Afghanistan is intensifying efforts to eradicate polio by the end of next year, but security remains a major challenge especially in the southern provinces where the virus is localized, says a health expert.
“We are focusing on four priority areas - improving access to children in conflict-affected areas, maintaining a polio-free status in areas that are now virus-free, focusing on mobile groups especially repatriated refugees and displaced populations, and maintaining close coordination with Pakistan to avoid the ping-pong movement of the virus across the border,” said Arshad Quddus, head of the World Health Organization (WHO) polio programme in Afghanistan.
Polio remains endemic in Pakistan, Afghanistan, Nigeria and Chad, according to WHO. So far this year, 13 cases have been reported in seven districts in Kandahar, Helmand and Farah provinces. Most were children under two.
According to the Health Ministry, focusing on the southern region involves concerted efforts to reach all children in conflict-affected areas. Priority is also given to immunization in southern and eastern border regions, it said in a statement.
Government data shows that 85 percent of the population now live in polio-free areas, but the virus is still circulating in 13 districts, including the seven where recent cases have been detected.
|From 2001, we shifted from a centre-based strategy to house-to-house campaigns with well defined service delivery structures. Since then, there has been success.|
Insecurity in the polio-affected districts, according to health workers in Kabul, makes supervision and monitoring of eradication campaigns difficult. People in these areas also tend to have low literacy rates, poor hygiene practices and low awareness of the benefits of vaccination.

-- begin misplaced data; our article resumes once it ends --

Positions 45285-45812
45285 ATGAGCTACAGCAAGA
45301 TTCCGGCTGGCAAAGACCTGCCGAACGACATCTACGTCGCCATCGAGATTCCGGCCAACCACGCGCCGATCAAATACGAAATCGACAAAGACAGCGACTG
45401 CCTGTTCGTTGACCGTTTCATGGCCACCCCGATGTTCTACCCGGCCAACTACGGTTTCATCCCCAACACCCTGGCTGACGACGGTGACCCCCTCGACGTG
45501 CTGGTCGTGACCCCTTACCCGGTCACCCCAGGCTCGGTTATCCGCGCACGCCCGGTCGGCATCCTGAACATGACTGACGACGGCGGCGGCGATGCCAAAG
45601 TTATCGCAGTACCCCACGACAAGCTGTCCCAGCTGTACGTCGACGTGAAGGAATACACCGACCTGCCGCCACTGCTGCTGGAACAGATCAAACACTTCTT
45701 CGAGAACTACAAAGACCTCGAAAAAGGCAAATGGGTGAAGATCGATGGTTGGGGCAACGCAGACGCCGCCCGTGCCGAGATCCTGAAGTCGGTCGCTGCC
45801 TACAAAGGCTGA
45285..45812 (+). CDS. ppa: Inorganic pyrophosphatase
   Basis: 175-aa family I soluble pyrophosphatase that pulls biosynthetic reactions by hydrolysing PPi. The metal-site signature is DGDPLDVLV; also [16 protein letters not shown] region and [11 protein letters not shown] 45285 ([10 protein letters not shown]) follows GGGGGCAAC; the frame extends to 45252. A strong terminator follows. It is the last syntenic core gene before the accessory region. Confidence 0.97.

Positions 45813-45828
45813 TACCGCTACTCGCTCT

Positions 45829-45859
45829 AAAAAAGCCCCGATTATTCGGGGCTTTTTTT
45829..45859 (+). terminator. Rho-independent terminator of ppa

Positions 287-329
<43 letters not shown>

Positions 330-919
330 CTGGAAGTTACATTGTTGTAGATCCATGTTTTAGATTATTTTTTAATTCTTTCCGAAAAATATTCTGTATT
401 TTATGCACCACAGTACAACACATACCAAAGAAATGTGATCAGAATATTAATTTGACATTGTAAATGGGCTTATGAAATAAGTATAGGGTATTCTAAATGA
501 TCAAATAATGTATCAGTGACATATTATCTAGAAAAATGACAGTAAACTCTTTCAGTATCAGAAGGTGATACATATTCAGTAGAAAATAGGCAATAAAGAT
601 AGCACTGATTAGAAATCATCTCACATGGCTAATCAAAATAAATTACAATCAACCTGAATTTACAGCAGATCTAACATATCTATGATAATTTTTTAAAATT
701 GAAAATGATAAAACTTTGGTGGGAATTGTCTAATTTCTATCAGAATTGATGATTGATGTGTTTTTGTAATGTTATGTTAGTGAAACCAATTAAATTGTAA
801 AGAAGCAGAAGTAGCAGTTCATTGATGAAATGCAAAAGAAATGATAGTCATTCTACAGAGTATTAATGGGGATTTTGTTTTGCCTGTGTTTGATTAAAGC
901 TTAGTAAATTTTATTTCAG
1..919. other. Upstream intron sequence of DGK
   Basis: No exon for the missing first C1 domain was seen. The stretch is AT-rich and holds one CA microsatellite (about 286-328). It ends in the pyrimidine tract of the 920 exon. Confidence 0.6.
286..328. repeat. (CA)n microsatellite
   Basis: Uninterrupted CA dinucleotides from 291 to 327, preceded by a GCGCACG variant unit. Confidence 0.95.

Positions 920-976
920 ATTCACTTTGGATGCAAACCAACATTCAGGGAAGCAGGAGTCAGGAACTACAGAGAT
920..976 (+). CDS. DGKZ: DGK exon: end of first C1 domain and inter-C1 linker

“From 2001, we shifted from a centre-based strategy to house-to-house campaigns with well-defined service delivery structures. Since then, there has been success… Experts believe that Afghanistan is on the brink of eradication,” Quddus said in Kabul.
But in May, thousands of children missed out on vaccination in the southern region, especially Zabul Province, because anti-government elements refused to allow the campaign, according to WHO’s National Surveillance Cell.
In June, another 101,085 children under five could not be reached in the same region due to “insecurity and prevention of Taliban in the areas they control”, according to the Surveillance Cell.
Despite the setbacks, officials are upbeat ahead of another nationwide campaign to be launched on 17 September by President Hamid Karzai. Targeting 7.8 million children, the campaign has enlisted 55,000 personnel and volunteers.
“It is a community-based approach because of security and difficult terrain,” Quddus explained. “Mullahs, teachers and community elders are all involved. We also maintain a highly sensitive surveillance system that can detect children with paralysis even in places where we cannot reach.”
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